NY Landlord, Sued For Destroying Graffiti, Awaits Judge’s Ruling

By on December 22, 2017

December 22, 2017

A case that began in 2013 with a lawsuit filed by 17 graffiti artists is still winding its way through federal court in New York, with the plaintiffs hoping to get unspecified damages and a declaration that the defendant landlord violated a relatively obscure copyright law known as the Visual Artists Rights Act of 1990. For years the landlord had encouraged graffiti artists to use his warehouse building complex in Queens as their palette, putting one particular artist in charge of organizing the contributors. The site, visible from the # 7 train, became a tourist attraction and a showcase for what has become a recognized art form. But the area was rapidly gentrifying, and in 2013 after deciding to replace the warehouses with residential towers, the landlord whitewashed the walls and a few months later had the buildings torn down. The landlord remains a fan of graffiti art, and the artists, and says that he wants to provide them with other venues, but he maintains they knew the situation he offered them was temporary. “Every artist that sued me whitewashed the one before them. For 20 years, they each whitewashed over each other,” he said. “When I whitewashed, they sued me.”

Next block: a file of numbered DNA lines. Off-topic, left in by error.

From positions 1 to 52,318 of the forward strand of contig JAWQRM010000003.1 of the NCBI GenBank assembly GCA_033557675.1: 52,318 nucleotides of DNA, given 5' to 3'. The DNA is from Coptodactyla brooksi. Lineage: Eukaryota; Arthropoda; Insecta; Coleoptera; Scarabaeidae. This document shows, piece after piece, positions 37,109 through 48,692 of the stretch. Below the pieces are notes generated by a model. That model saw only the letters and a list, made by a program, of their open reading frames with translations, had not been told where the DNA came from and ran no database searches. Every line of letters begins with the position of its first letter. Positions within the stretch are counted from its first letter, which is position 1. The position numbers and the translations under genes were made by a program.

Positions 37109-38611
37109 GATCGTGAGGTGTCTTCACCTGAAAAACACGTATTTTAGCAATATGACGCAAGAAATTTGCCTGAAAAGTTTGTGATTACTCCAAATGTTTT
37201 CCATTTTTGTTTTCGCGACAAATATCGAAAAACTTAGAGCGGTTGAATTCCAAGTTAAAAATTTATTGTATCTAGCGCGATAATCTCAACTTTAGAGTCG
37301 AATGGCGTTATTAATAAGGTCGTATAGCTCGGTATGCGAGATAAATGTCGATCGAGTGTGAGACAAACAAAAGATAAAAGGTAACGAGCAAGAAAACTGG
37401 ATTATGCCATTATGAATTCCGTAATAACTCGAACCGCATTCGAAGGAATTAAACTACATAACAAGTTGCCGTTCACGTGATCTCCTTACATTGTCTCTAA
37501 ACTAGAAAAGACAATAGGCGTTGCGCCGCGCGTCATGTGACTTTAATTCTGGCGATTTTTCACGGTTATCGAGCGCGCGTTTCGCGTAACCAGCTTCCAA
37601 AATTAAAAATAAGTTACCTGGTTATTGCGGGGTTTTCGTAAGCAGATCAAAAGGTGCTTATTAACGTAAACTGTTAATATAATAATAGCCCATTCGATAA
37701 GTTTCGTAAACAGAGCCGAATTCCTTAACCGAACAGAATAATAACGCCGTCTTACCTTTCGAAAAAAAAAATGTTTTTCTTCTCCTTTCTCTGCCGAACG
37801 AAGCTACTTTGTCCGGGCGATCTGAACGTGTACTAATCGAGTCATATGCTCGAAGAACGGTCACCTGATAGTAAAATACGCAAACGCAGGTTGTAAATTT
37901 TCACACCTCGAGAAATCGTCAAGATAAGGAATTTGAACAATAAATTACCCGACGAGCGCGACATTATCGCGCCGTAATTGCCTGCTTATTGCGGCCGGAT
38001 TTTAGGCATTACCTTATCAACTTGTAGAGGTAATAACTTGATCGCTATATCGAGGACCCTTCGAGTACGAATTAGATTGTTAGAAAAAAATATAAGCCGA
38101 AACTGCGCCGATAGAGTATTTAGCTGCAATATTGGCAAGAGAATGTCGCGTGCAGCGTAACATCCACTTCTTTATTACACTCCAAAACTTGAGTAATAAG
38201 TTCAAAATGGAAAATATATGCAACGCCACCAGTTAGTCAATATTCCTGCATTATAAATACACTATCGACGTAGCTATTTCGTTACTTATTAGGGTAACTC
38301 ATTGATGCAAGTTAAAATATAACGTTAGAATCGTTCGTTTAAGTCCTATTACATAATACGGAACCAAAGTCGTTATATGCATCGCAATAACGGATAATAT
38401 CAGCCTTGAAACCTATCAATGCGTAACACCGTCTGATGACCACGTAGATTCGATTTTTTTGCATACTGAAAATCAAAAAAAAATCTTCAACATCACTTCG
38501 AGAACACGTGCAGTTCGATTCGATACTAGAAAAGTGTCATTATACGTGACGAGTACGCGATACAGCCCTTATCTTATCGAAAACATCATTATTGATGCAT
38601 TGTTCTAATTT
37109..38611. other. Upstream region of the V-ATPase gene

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The Los Angeles Times

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